The Mill on the Floss
by George Eliot
Analysis: Plot Analysis
Most good stories start with a fundamental list of ingredients: the initial situation, conflict, complication, climax, suspense, denouement, and conclusion. Great writers sometimes shake up the recipe and add some spice.
Beginning of the book until Tom leaves school
In these early chapters we are introduced to nearly all the main characters and get detailed sketches of Tom, Maggie, and their often stormy relationship. These chapters give us a good understanding of the types of people that Tom and Maggie are and also set up a lot of the book’s major plot strands, namely the disastrous lawsuit and the feud with the Wakems.
The Tullivers lose their lawsuit and Mr. Tulliver becomes very ill. Tom and Maggie must leave school and work; the family is disgraced
Tom and Maggie’s childhoods come to an abrupt end when their father loses his lawsuit. The family falls into financial ruin and all the Tullivers despair at ever paying off their debts. And Mr. Tulliver’s health is failing. Mr. Wakem also buys this mill during this stage, which causes further conflict between the Tulliers and the Wakems.
Maggie experiences a religious awakening and then begins a secret friendship with Philip
Maggie turns to an extreme form of religion to help her cope. After a few years of this she meets Philip again and is eventually convinced to meet with him secretly. During this entire time, Maggie has a lot of inner turmoil and questions where her loyalties lie: to Philip, to her family, or to herself. Maggie is also confused as to whether or not she really loves Philip.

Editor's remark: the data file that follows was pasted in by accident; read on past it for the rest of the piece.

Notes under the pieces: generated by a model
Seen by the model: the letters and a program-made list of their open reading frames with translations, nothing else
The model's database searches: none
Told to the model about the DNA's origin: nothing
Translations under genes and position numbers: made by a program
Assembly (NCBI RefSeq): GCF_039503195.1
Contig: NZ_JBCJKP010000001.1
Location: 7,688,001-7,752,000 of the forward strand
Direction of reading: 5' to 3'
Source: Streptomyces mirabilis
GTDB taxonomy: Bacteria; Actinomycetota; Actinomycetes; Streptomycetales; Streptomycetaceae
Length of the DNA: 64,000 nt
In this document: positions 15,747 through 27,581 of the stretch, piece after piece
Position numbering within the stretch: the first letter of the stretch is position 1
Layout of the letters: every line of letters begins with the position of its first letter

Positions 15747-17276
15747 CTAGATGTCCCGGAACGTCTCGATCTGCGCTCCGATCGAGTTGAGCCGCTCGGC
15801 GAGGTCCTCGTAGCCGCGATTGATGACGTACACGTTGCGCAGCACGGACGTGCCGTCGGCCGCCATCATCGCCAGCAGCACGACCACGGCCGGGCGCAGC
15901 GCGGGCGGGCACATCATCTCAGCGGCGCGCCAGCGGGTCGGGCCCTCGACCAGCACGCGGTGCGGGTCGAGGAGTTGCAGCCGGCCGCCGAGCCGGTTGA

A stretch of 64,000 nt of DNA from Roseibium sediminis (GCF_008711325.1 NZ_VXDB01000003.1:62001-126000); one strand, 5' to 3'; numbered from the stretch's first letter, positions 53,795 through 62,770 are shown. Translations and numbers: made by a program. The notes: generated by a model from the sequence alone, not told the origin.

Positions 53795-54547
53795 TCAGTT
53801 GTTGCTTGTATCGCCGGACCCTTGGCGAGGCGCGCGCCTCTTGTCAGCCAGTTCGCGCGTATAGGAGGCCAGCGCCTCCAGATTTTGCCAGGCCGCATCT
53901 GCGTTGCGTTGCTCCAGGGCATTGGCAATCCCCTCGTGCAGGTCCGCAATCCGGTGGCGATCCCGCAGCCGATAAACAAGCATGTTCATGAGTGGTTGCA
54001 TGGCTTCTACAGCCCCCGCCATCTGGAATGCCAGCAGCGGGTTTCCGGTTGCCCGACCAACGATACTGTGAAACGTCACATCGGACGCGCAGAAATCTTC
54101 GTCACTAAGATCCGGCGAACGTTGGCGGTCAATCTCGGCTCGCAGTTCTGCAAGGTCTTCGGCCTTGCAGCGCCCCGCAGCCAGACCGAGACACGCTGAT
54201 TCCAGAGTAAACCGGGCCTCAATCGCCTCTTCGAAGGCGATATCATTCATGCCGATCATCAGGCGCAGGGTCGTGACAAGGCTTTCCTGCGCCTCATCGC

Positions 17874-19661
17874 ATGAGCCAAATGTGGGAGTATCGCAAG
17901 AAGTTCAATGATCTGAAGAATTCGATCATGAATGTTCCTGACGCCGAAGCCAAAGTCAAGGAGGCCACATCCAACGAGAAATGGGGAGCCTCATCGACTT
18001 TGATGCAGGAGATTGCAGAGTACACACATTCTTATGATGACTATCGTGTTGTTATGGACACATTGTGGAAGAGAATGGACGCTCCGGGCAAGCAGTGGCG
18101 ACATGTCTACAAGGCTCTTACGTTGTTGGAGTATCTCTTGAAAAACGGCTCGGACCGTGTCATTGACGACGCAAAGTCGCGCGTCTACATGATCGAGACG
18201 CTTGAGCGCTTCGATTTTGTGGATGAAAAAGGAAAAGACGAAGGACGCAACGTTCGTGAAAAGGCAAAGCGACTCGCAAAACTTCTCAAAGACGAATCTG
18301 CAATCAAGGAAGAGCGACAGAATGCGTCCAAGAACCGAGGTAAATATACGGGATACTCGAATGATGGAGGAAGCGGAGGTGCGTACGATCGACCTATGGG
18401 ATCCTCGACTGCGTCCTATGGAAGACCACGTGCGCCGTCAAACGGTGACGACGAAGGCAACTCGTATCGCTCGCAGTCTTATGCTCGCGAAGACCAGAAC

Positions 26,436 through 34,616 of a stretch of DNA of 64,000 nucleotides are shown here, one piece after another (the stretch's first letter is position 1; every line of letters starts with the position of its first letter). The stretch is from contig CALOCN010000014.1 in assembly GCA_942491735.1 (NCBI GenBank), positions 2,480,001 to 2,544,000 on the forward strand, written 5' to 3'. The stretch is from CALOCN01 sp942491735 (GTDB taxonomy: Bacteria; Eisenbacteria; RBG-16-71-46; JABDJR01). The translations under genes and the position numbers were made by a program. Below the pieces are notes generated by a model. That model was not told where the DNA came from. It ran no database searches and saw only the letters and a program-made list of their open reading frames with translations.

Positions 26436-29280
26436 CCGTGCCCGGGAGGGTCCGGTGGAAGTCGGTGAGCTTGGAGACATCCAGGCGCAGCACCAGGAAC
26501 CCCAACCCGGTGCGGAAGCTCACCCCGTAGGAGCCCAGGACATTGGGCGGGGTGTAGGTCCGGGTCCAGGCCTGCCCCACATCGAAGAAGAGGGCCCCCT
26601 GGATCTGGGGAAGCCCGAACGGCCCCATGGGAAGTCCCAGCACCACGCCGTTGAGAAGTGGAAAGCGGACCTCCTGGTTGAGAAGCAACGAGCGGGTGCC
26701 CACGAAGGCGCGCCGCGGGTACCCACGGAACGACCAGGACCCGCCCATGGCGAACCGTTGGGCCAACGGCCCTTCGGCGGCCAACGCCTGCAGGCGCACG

From Tom’s discovery of Maggie’s relationship with Philip to the death of Mr. Tulliver
There’s actually a series of climaxes, one on top of the other here. First Tom discovers Maggie’s hidden relationship with Philip and forbids her from ever seeing him again. Maggie bows to Tom’s wishes after some internal strife. Shortly after this, the Tullivers are able to pay off their debts, but the occasion is ruined when Mr. Tulliver attacks Mr. Wakem. Mr. Tulliver dies shortly after this and the family is forced to leave the mill.
Tom and Maggie are estranged and a love quadrangle develops between Philip, Stephen, Lucy, and Maggie. This stage ends with Stephen’s and Maggie’s disastrous elopement and their break-up
The stalemate that settles in after Mr. Tulliver’s death is disrupted by the growing relationship between Maggie and Stephen. After fighting their feelings, the two end up eloping. But Maggie quickly changes her mind and they break-up. Maggie is now disgraced and has hurt those closest to her.
After Maggie returns to St. Ogg’s until the flood
Things start to wrap up in this stage. Maggie returns home and is shunned by the town. But the people closest to her, including Philip and Lucy, forgive her. Maggie makes amends with everyone except Tom.
The flood and the death of Tom and Maggie and the epilogue
The action surges once again during the flood. Tom and Maggie finally reconcile but they both die tragically in the flood. In an epilogue we learn that the other characters survive the flood and move on with their lives.